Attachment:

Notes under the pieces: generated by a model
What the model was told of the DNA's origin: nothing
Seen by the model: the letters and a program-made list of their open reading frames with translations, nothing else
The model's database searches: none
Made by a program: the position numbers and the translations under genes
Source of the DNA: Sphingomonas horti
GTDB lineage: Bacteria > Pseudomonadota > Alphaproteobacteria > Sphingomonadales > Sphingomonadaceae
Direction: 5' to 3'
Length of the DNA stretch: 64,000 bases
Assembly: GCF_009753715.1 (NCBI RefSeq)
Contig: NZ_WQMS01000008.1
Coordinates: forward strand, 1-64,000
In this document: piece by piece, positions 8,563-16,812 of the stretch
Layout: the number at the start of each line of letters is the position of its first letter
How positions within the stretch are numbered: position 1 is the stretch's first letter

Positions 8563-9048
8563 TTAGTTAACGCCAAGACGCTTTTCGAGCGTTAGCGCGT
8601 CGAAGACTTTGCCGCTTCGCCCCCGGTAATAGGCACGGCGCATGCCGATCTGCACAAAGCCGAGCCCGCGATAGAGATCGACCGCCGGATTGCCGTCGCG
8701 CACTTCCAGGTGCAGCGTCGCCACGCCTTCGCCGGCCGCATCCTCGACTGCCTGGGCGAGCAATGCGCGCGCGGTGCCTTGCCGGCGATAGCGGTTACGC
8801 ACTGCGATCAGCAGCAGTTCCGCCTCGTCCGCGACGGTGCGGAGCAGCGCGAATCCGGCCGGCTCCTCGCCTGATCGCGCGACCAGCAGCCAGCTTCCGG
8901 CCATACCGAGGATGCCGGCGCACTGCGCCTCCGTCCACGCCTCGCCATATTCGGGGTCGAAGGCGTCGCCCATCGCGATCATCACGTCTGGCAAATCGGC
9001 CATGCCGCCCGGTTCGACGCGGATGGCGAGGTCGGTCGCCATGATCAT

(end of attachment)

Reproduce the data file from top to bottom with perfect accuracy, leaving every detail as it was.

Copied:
Notes under the pieces: generated by a model
What the model was told of the DNA's origin: nothing
Seen by the model: the letters and a program-made list of their open reading frames with translations, nothing else
The model's database searches: none
Made by a program: the position numbers and the translations under genes
Source of the DNA: Sphingomonas horti
GTDB lineage: Bacteria > Pseudomonadota > Alphaproteobacteria > Sphingomonadales > Sphingomonadaceae
Direction: 5' to 3'
Length of the DNA stretch: 64,000 bases
Assembly: GCF_009753715.1 (NCBI RefSeq)
Contig: NZ_WQMS01000008.1
Coordinates: forward strand, 1-64,000
In this document: piece by piece, positions 8,563-16,812 of the stretch
Layout: the number at the start of each line of letters is the position of its first letter
How positions within the stretch are numbered: position 1 is the stretch's first letter

Positions 8563-9048
8563 TTAGTTAACGCCAAGACGCTTTTCGAGCGTTAGCGCGT
8601 CGAAGACTTTGCCGCTTCGCCCCCGGTAATAGGCACGGCGCATGCCGATCTGCACAAAGCCGAGCCCGCGATAGAGATCGACCGCCGGATTGCCGTCGCG
8701 CACTTCCAGGTGCAGCGTCGCCACGCCTTCGCCGGCCGCATCCTCGACTGCCTGGGCGAGCAATGCGCGCGCGGTGCCTTGCCGGCGATAGCGGTTACGC
8801 ACTGCGATCAGCAGCAGTTCCGCCTCGTCCGCGACGGTGCGGAGCAGCGCGAATCCGGCCGGCTCCTCGCCTGATCGCGCGACCAGCAGCCAGCTTCCGG
8901 CCATACCGAGGATGCCGGCGCACTGCGCCTCCGTCCACGCCTCGCCATATTCGGGGTCGAAGGCGTCGCCCATCGCGATCATCACGTCTGGCAAATCGGC
9001 CATGCCGCCCGGTTCGACGCGGATGGCGAGGTCGGTCGCCATGATCAT